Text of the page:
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Let's say a morphism $f:X\to Y$ is compactifiable if it admits a factorization $f = pj$ with $j:X\to P$ an open immersion and $p:P\to Y$ proper.

In SGA 4 Exp. XVII, Deligne says that Nagata proved that any morphism of separated integral northerian schemes is compactifiable but that he didn't understand the proof.

My questions:

  • Where can I find a proof of Nagata's theorem?
  • What about the complex analytic setting?
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    $\begingroup$ I just noticed that your question was "Where can I find a proof that any algebraic morphism of quasi-projective varieties is compactifiable?". This is pretty much obvious; just embed $X$ into $\mathbb P^N$, and take the closure of $X$ in $\mathbb P^N \times Y$. $\endgroup$ – Angelo Apr 24 '10 at 13:55
  • $\begingroup$ Obvious indeed. Changed the question. $\endgroup$ – AFK Apr 24 '10 at 14:13
  • $\begingroup$ Nagata's theorem doesn't need the "integral" hypothesis (even though Nagata's original formulation may have had it, possibly due to his use of earlier style of alg. geometry; I don't remember). The references mentioned below avoid it. $\endgroup$ – BCnrd Apr 24 '10 at 16:34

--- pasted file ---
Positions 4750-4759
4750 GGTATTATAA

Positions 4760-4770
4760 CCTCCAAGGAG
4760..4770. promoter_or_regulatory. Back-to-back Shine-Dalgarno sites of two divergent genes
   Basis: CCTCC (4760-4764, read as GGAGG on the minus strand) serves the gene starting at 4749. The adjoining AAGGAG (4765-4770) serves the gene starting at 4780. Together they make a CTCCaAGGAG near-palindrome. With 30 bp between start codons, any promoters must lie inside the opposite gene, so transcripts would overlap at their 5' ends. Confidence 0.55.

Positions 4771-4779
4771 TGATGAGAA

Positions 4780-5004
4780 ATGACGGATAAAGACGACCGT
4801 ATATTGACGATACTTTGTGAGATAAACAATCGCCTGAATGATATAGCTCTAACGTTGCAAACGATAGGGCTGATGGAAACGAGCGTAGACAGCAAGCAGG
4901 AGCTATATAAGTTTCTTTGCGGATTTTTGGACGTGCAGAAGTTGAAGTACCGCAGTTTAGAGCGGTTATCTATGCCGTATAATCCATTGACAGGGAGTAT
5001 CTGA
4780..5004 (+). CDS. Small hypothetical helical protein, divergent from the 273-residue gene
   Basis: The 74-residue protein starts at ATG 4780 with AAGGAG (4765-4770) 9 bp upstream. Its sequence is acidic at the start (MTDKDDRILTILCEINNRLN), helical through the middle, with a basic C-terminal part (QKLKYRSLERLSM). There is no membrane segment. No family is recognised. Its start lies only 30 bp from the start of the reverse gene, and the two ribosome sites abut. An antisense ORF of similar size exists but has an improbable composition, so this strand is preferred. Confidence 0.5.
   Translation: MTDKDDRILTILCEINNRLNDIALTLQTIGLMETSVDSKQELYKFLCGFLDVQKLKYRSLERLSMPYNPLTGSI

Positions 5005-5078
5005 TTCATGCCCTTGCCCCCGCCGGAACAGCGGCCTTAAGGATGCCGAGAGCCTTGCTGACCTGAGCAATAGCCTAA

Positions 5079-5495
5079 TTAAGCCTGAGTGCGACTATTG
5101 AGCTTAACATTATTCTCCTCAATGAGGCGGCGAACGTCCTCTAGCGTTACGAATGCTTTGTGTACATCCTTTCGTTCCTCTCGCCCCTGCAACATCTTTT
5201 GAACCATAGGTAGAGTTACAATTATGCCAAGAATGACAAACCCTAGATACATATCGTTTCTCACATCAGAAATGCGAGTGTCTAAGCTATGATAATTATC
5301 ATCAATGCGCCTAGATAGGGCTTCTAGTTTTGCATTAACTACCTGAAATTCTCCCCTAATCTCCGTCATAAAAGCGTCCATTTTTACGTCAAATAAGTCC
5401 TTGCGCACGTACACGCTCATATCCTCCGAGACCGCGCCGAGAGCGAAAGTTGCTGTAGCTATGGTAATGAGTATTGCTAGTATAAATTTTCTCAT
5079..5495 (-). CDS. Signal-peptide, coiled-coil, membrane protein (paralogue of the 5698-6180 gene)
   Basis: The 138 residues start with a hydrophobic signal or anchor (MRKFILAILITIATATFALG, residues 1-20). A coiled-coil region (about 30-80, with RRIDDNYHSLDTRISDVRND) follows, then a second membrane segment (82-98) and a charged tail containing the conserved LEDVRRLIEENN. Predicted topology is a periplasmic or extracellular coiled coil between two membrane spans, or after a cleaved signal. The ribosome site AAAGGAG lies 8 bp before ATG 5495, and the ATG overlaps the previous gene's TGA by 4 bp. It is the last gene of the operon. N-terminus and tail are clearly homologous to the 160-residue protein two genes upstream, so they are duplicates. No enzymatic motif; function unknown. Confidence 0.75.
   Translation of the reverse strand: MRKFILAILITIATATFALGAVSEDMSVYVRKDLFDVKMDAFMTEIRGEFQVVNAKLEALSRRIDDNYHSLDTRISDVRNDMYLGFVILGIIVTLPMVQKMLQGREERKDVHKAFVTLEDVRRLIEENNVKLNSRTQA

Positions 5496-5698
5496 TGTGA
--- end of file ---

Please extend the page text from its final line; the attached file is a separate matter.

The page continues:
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Brian Conrad has written up a proof of Nagata's theorem, starting from notes of Deligne: http://math.stanford.edu/~conrad/papers/nagatafinal.pdf. About the analytic case, I have no idea.

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For the algebraic case, see also Lutkebohmert: On compactifications of schemes.

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The following article of Conrad, Lieblich and Olsson settles the case of algebraic spaces.

http://arxiv.org/PS_cache/arxiv/pdf/0910/0910.5008v1.pdf

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    $\begingroup$ Rydh has a proof by a different approach (see his webpage, or C-L-O Introduction), and there is yet a 3rd approach in progress by Temkin & Temkin. $\endgroup$ – BCnrd Apr 24 '10 at 16:31

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